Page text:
Credit Score Ratings – Can it Really Make Any Difference to Me?
The average credit score is a often used as a metric to determine if you have good or bad credit. While lenders ideally want to give money to people with excellent credit, if the credit rating system makes it too difficult for the average person to have excellent credit, they may fall back on the national average.
Your score is used in a number of ways beyond just getting a credit card or obtaining an auto loan. For example, your score can be used to:
– Reduce Your Auto Insurance Rates
– Help You with Job Interviews
– Allow You to Rent an Apartment
Employers now regularly pull employee and job applicants’ credit scores. Employers figure that if you cannot be responsible enough to pay your bills on time, how can they trust that you’ll be responsible enough to show up to work and do a good job? Your credit rating is used not only to determine how likely you are to pay your bills, but it is often looked at to determine how organized and put together your life is. Someone dealing with bankruptcies and foreclosure, for example, thecreditrepairblueprint may have many personal issues going on in their lives that would distract them from their jobs.
While the average credit score in the United States is 723, that is only considered good credit. If you want to qualify for the very best rates, lenders require a score over 760 to be considered having an excellent rating. However, if you fall below the average you can still get the financing you need, but it will probably cost you more money. That just means you’ll have to settle for a smaller home or a car without the extra features and options.
Nurses, doctors, engineers, accountants, attorneys-what do these all have in common-a certification or license for performing their jobs. There are positions, such as human resources, where certifications can be obtained, but not required to perform the job functions. Having that certification and knowledge base lends more credibility to the individual, whereby increasing your organization’s competitive advantage in the industry.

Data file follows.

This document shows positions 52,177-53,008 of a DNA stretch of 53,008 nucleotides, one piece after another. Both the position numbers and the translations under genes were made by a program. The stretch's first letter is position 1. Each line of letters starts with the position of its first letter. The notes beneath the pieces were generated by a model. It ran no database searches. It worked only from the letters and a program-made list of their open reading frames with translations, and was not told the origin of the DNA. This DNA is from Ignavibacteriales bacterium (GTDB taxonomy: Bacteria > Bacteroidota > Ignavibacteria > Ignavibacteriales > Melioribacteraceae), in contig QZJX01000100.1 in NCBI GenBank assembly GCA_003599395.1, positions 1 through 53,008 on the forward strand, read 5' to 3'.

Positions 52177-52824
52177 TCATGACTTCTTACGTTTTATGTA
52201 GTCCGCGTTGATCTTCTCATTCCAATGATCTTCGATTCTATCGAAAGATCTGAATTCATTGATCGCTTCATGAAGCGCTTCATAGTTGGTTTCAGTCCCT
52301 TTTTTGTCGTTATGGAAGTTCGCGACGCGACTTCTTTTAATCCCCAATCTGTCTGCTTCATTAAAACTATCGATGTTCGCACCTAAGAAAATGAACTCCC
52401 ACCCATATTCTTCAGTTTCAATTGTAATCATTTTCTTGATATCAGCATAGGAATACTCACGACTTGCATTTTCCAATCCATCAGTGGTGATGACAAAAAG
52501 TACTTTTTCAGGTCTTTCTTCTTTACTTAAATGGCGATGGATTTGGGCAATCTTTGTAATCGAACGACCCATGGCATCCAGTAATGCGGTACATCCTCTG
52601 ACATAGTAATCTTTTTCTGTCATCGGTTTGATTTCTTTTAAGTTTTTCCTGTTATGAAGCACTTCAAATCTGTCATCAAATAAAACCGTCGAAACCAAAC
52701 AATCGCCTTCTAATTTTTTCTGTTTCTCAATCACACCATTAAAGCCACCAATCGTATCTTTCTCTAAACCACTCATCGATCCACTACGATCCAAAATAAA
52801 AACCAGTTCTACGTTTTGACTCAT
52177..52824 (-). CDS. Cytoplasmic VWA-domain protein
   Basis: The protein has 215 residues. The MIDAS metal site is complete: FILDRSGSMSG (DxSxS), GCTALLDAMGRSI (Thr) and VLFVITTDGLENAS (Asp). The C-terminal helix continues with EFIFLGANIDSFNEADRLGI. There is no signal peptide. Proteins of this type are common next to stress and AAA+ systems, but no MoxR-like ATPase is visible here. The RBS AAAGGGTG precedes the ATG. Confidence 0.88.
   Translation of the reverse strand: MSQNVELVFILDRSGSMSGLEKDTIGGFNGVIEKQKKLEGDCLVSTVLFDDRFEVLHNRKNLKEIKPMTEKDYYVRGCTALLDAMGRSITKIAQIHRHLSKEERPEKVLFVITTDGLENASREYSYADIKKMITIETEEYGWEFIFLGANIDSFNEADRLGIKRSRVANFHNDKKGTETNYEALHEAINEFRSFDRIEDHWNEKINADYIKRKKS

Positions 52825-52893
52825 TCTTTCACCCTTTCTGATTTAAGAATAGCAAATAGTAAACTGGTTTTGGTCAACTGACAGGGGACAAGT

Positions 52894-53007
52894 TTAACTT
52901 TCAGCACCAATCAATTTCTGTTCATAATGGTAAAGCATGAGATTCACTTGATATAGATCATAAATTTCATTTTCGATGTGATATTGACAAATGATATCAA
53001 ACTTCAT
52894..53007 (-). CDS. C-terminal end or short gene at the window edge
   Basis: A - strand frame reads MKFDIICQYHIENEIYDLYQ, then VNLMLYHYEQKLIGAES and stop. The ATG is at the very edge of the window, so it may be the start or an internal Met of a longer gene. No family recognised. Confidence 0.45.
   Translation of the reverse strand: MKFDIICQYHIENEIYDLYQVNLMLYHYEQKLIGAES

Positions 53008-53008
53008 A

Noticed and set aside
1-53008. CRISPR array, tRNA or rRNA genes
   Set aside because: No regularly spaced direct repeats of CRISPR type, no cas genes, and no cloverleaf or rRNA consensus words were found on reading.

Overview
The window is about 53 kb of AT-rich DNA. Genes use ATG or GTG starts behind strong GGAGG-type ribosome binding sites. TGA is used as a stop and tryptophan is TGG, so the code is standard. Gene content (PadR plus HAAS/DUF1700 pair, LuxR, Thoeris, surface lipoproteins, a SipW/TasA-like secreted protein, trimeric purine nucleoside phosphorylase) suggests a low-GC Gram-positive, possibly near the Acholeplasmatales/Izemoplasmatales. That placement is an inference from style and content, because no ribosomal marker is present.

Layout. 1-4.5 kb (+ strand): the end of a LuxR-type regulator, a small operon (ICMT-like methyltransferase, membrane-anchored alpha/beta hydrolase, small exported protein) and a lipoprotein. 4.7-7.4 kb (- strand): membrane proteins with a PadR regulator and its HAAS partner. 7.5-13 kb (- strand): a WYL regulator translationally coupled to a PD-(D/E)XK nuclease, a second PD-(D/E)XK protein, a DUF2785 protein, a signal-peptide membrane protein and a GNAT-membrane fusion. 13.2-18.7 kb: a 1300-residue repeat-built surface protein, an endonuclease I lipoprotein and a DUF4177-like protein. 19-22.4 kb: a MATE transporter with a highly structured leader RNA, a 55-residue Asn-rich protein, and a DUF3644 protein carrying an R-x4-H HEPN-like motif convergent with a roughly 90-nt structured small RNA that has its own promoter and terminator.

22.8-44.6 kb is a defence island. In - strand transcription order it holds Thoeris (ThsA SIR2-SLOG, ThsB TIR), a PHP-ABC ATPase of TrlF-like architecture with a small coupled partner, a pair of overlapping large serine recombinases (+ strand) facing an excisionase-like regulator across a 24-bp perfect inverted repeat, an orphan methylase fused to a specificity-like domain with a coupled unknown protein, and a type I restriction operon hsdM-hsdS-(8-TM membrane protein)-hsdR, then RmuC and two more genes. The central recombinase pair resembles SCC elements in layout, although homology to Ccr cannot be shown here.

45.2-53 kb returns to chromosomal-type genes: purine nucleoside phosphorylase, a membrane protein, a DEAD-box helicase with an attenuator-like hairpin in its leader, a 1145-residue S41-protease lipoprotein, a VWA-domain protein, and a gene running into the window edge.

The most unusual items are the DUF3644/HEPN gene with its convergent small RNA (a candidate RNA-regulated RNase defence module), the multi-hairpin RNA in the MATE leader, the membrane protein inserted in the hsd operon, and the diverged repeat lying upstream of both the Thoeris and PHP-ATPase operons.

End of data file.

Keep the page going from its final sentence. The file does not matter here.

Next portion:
Often times, the individual will receive a notice in the mail from the granting organization when it is time to renew their certification. Teachers are a great example. Prior to their teaching credentials expiring, they receive a notice in the mail one year from the date that it is due to expire. There are usually some classes that they must take, such as continuing education classes, that must be met in order to renew their credentials.
Wouldn’t it be great if your organization could keep track of those certifications for those professionals, in addition to their training, and remind them when their certification or license is about to expire? There are software programs available that will alert you to those expiration dates and allow reminders to be sent to these individuals electronically, reminding them to take those continuing education classes so that they can renew their certification or license.
In a perfect world, the professionals would remind themselves when their certifications need renewing, but with their other responsibilities it is easy to lose track of time and forget about their certification requirements. Some organizations even go so far as to pay for the continuing education classes required to keep their credentials or certifications required for their positions, or even paying for the certifications themselves.
Helping your employees remember when their certification and license requirements are due and need to be complete is a great benefit. Assisting your employee’s with their certifications requirements is also a great way to make sure their certifications and licenses are always up-to-date and compliant.
Certification and license information can be kept in a similar manner as training. Staff Files HR software makes keeping track of training and certifications easy. You can enter records for each training class and set expiration dates for certification renewals. Try it for yourself by downloading a free Staff Files demo